Earlier this year it became clear that XMRV is a laboratory-generated recombinant murine retrovirus: it arose during the passage of a prostate tumor in nude mice in the early 1990s. This finding made it highly unlikely that the virus could be associated with human disease. Lombardi and colleagues then retracted part of the 2009 Science paper that reported viral nucleic acid sequence; they noted that their samples were contaminated with XMRV plasmids. What remained of the paper were serological and virus culture experiments that were not specific for XMRV. Last week the remainder of this paper was editorially retracted by Science.

That left the Lo-Alter findings. The first warning came from the observation made by several laboratories that reagents used to carry out PCR are often contaminated with mouse DNA (an example is Singh’s study). The presence of this adventitious DNA can lead to detection of MLV-like sequences that resemble those found in the Lo-Alter study. The implication was clear: the Lo-Alter findings were wrong, a result of contamination of PCR reagents with mouse DNA.

More doubt came from a report of the Blood XMRV Scientific Working Group, which was assembled to determine if XMRV constituted a threat to the blood supply. In this study, sets of coded samples previously shown to be XMRV positive, as well as samples from healthy controls, were blinded and provided to 9 laboratories for analysis by PCR, virus culture, and serology. Two laboratories reported evidence of XMRV in the coded samples. Only the Whittemore-Peterson Institute identified positive specimens by PCR: two from negative controls, and one from a CFS patient. The Lo laboratory did not detect any positives by PCR, using the same nested assay that they had previously reported in their PNAS paper. The samples tested included 5 specimens that were positive in the Lo-Alter study.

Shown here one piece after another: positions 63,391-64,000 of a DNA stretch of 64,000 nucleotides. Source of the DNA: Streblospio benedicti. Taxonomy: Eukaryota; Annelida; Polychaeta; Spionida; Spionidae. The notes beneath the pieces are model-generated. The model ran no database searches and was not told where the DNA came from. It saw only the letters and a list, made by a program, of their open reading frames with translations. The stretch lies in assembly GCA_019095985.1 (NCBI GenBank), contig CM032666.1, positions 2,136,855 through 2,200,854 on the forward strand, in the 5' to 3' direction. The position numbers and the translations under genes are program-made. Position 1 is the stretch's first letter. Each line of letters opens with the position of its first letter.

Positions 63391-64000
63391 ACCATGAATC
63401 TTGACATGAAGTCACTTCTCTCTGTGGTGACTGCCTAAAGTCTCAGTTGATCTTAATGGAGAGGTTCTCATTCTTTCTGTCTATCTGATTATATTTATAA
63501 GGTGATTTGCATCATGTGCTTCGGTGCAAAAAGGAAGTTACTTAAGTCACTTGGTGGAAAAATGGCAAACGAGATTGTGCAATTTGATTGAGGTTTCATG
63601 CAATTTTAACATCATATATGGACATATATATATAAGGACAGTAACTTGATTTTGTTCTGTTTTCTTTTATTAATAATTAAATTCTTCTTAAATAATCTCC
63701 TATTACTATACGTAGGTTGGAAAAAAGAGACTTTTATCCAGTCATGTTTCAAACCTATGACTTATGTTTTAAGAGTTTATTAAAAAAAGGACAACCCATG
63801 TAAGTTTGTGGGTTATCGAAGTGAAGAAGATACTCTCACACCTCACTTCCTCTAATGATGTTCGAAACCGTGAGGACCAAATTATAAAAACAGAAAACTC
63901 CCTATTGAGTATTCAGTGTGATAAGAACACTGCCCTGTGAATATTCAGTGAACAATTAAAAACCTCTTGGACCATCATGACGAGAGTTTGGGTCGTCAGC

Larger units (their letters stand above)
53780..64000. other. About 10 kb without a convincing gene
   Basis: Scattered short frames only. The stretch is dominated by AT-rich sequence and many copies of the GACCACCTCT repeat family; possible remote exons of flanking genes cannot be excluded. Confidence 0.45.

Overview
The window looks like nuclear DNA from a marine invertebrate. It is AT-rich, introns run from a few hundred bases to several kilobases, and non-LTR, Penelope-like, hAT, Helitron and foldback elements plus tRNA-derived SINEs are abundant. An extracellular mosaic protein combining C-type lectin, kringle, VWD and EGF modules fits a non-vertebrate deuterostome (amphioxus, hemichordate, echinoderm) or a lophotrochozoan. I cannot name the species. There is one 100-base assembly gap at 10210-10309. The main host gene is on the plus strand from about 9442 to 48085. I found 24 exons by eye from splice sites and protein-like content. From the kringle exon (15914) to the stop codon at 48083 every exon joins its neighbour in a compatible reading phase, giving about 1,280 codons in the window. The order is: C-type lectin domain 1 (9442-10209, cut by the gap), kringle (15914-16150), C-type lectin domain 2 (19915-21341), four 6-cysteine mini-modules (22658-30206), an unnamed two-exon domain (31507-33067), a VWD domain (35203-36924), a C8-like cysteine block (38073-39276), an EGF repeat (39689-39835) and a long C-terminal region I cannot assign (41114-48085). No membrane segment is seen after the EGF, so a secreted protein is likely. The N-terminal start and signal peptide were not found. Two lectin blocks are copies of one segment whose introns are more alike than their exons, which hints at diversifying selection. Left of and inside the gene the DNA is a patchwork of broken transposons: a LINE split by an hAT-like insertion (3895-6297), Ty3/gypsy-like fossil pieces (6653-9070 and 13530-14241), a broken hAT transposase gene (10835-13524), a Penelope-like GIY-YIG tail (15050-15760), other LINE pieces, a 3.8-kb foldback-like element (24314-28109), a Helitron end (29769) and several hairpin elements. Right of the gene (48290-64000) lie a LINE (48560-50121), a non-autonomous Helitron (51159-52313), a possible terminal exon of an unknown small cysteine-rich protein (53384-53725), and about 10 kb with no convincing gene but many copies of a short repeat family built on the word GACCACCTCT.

The retraction of the Lo-Alter PNAS paper curiously begins with the assertion that the authors could not detect contaminating mouse DNA in their samples – which was most certainly present and lead to their detection of MLV-like sequences.

Although our published findings were reproducible in our laboratory and while there has been no evidence of contamination using sensitive mouse mitochondrial DNA or IAP assays or in testing coded panels…

This failure remains puzzling and unexplained; but as they report in the next paragraph, they appear to have run out of material to distribute to other laboratories for ‘independent confirmation’.

The authors provide three additional reasons why they are retracting this paper. They note that no one has been able to reproduce their findings, including the Blood XMRV Scientific Working Group. They have not been able to find (along with collaborators) anti-XMRV antibody, XMRV virions, or viral integration sites in patient samples. Finally, they mention their finding from the PNAS paper that a second set of samples taken 15 years later from the same CFS patients also were positive for MLV-like viruses. Phylogenetic analyses revealed that these sequences were clearly not descendants of the original strains. The sequence data used to make this conclusion were available for the PNAS publication, so it is not clear why this evolutionary incompatibility was not noted previously.

The authors conclude: